This book explores the phenomenon of anti-femail genital mutilation (FGM) social media activism. Against a backdrop of over 200 million girls and women worldwide affected by FGM, this volume examines key global online campaigns to end the practice, involving leading virtual platforms such as Twitter, Facebook and YouTube. Drawing from twenty-one fieldwork interviews with anti-FGM activists, frontline practitioners and survivors, the volume investigates opportunities and challenges inherent to cyberspace. These include online FGM bans as well as practices such as ‘cyber-misogyny’ and ‘clicktivism’.
Global campaigns featured include the UN’s International Day of Zero Tolerance for FGM, the WHO’s Sexual and Reproductive Health Programme, The Girl Generation, The Guardian’s End FGM Global Media Campaign and the Massai Cricket Warriors. Furthermore, ten case-studies document prominent anti-FGM campaigners. Firstly, five African-led narratives from celebrated activists: Efua Dorkenoo OBE, Waris Dirie, Ayaan Hirsi Ali, Jaha Mapenzi Dukureh and Leyla Hussein. Second, five accounts from FGM survivors interviewed for the book: Mama Sylla, Masooma Ranalvi, Farzana Doctor, Fatou Baldeh and Mariya Taher.
By exploring anti-FGM online activism, this book fills a gap in the literature which has largely overlooked FGM’s presence in cyberspace as a virtual social movement. Female Genital Mutilation and Social Media will be of interest to activists, survivors, frontline professionals, students, academics and the wider public.
‘Christina Julios’s Female Genital Mutilation and Social Media is that rare thing: a rigorously researched and brilliantly argued scholarly book which manages to be immensely readable. Julios writes about the power and limitations of anti-FGM cyberactivism, considering its at times fraught relationship with offline grassroots campaigns. Female Genital Mutilation and Social Media is a guide to the complex discourses circulating around FGM in both real and virtual worlds; it examines narratives of cultural practice, religious belief, and gendered behaviour through an intersectional, interdisciplinary prism. This is a book which will surely play a vital role in ending the global human rights abuse that is FGM.’ Emma Rees, Director of the Institute of Gender Studies at the University of Chester, UK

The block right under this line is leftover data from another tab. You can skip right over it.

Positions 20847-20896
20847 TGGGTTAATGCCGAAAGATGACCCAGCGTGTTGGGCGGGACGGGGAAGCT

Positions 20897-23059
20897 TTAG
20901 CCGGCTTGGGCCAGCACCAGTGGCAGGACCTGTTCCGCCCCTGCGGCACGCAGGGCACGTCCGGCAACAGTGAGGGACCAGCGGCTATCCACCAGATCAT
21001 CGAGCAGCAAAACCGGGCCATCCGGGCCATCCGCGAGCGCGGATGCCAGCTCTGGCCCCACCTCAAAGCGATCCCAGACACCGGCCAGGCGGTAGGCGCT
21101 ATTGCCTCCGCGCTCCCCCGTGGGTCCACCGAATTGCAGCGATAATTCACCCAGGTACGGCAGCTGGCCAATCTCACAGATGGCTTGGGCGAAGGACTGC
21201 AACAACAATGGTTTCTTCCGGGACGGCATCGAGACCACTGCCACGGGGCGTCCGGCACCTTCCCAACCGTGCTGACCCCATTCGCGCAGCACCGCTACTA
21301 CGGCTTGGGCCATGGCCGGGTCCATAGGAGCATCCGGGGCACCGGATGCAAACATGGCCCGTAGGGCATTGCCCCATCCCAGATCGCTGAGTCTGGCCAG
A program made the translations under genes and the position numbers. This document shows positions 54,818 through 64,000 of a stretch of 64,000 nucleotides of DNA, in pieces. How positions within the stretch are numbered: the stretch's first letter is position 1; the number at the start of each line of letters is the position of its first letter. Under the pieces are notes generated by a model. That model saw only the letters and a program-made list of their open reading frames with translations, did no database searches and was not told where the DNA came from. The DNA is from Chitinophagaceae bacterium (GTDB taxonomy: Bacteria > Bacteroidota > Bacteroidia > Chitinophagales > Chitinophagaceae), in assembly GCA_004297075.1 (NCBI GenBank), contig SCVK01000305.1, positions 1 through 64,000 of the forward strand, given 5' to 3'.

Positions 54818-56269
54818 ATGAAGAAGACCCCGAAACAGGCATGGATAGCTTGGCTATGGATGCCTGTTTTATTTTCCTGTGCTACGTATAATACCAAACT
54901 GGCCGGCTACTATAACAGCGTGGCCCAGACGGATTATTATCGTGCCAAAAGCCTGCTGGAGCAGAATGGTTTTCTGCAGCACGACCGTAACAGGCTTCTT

‘This book draws valuable attention to the insights of grassroots activists who have taken the lead in making sure ending FGC continues to be located at the heart of the global human rights agenda. By bringing together FGC and cyberactivism, Christina Julios examines the ways anti-FGC campaigning has evolved over time to address today’s global virtual audiences. Importantly, this book not only discusses the barriers to the abandonment of FGC, but it further contributes to the much-needed discussions on the challenges faced by the women’s sector around the world.’ Emmaleena Käkelä, University of Strathclyde, UK
‘Female Genital Mutilation and Social Media is the first book to examine the epic impact of social media on advocacy efforts to end this form of gender violence. With social media inherent to our everyday existence, Christina Julios digs deep to examine how cyberactivism builds support to enact laws and create outreach and educational programs, as well as how it has led to new challenges such as spreading of cyber-misogyny in virtual public spaces by proponents of FGM/C. This book is a needed first step in understanding the fight to uphold our human rights in today's virtual world.’ Mariya Taher, MFA, MSW, Sahiyo Cofounder and US Network to End FGM/C Steering Committee
Acknowledgments; List of abbreviations; 1. Introduction: Understanding Female Genital Mutilation (FGM) and Social Media; 2. Finding a Voice: When FGM Survivors turn Hashtag Activists; 3. The FGM Debate: To Cut or Not to Cut?; 4. Anti-FGM Activism and the Law: A British Case Study; 5. Going Viral: Global Campaigns to End FGM and Child Marriage; 6. From Grassroots Activism to Online ‘Clicktivism’: Opportunities and Challenges; 7. Conclusion: Tackling FGM in the Digital Age; Index